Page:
Film criticism is a very dude-heavy industry. According to a 2016 study by the Center for the Study of Women in Television and Film at San Diego State University, men account for 73% of the top critics on Rotten Tomatoes, resulting in men often shaping the narrative of what makes a "good" film or a "bad" film—what's worth seeing and what's not. And even the most well-meaning, wokest of men wouldn't necessarily catch the microaggressions or tropes that tend to define whole genres.
Do you like romantic comedies and Renaissance Faires? Are you into fairytales and fashion? Do you remember that hot minute when Dougray Scott was a thing? If you answered “yes” to one or more of these questions, then you probably remember the “realistic” retelling of the Cinderella myth, Ever After: A Cinderella Story, which has finally turned 20 years old.
Has it really been 20 years since Drew Barrymore mangled whatever accent that’s supposed to be and swept into our hearts as Danielle de Barbarac, the plucky peasant, and blatant Belle knock-off? Has it been 20 years since Anjelica Huston gave her iconic performance as Baroness Rodmilla de Ghent, the wickedest named wicked stepmother in history? Yes, it has been 20 whole years. Time passes, inexorable and cruel, but our love for kinda cheesy '90s rom-coms remains steadfast and true. To honor Ever After’s birthday, let’s look back and see how its grrl-power credentials stand up.
First, as a movie Ever After remains a delight. Its period setting saves it from looking dated, the costumes are DIVINE, and Anjelica Huston is a powerhouse. It is one of the more obvious instances of Drew Barrymore just Drew Barrymore-ing her way through a script, and her accent is a nightmare, but she’s so darn spunky and cute, it’s hard to resist her. (FANGRRLS HBIC Cher Martinetti has a theory that Barrymore is always just herself in roles, and she is…not wrong. But Barrymore is so likable on screen you go along with it anyway.) And Dougray Scott is a total dish. As pure entertainment, Ever After is as enjoyable today as it was 20 years ago.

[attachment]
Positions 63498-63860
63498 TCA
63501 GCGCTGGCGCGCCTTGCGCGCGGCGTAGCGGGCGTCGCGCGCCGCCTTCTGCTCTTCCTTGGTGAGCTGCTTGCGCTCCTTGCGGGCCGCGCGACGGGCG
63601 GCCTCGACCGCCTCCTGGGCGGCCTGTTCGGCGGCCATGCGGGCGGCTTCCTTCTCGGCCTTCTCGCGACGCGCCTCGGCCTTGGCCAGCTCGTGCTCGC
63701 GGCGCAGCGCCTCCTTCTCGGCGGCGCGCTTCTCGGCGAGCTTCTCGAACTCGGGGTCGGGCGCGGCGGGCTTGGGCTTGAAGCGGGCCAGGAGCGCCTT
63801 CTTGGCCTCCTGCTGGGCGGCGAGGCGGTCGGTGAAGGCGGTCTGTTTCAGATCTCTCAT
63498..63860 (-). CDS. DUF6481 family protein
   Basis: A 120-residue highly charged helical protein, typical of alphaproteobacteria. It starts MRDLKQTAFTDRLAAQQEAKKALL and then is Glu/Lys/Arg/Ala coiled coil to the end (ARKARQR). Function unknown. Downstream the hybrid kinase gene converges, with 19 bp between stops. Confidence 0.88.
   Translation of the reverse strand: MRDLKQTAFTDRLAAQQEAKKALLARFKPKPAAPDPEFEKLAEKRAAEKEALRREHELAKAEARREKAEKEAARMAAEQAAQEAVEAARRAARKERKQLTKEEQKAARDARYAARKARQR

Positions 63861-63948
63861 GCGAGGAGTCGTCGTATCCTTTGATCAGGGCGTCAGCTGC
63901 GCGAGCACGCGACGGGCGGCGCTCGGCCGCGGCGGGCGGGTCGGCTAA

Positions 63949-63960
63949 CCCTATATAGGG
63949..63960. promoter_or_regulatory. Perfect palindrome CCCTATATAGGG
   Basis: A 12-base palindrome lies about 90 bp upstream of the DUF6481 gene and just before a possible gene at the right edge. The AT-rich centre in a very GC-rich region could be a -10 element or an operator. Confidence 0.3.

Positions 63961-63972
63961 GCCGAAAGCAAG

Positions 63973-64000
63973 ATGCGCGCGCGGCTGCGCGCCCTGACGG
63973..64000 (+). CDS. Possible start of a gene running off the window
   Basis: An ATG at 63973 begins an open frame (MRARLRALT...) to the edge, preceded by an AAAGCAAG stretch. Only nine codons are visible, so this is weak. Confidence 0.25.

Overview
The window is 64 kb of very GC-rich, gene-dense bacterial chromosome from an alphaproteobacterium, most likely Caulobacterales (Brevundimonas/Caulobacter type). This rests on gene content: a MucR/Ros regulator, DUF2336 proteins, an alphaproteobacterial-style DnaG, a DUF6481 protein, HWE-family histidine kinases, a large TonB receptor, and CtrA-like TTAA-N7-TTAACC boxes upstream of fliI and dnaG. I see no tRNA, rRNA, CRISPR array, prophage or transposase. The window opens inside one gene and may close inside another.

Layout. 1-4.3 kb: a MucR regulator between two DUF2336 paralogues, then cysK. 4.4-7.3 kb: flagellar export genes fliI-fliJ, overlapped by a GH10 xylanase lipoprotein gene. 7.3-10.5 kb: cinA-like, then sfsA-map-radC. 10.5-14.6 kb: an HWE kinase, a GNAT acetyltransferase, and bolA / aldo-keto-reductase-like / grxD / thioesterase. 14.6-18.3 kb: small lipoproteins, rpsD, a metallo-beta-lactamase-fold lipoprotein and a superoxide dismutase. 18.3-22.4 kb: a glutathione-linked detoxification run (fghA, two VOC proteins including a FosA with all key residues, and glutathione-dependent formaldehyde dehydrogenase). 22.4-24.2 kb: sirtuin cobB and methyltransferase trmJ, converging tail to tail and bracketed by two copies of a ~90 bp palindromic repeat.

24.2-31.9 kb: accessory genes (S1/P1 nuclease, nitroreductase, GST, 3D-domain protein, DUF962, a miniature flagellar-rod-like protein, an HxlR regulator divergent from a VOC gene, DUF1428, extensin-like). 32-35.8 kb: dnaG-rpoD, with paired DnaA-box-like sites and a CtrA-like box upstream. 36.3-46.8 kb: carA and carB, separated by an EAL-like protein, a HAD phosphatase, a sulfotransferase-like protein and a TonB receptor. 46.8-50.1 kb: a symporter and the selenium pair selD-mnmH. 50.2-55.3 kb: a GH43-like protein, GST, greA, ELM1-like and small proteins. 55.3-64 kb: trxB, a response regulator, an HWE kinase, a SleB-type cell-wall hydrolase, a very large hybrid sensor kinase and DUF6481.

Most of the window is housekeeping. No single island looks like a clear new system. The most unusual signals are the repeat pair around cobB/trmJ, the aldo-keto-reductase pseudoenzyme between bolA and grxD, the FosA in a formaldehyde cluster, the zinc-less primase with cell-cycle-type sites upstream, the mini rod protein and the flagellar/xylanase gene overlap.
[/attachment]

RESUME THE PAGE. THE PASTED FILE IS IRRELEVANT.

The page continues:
And as a feminist reworking of a fairytale, it holds up surprisingly well. It’s not perfect, but there are so-called feminist movies coming out now that are not as progressive and positive as Ever After (ahem, Red Sparrow). Its central conceit of reimagining Cinderella as a real person and not just a girl who gets the guy by virtue of foot size allows the film to retell the fable as, essentially, a wrong-side-of-the-tracks love story. Danielle is referred to as a “peasant,” even though she is, technically, the heiress of a manor and estate, but her commoner status does prevent her from being presented at court like her step-sisters. This is an era when there were strict laws reinforcing class barriers, which the film actually does reference—Danielle risks public punishment if she is caught dressing “above her station.” (Sumptuary laws, in colonial New England, lower-status people could not wear lace, among other fineries.) She works the farm attached to her ancestral seat, is often shown to be dirty from labor, and she frequently sleeps near the hearth, thus “Cinderella.” So Danielle is the spunky girl from the wrong side of the tracks and Prince Henry is the preppy popular boy. Ever After is basically Renaissance Pretty In Pink.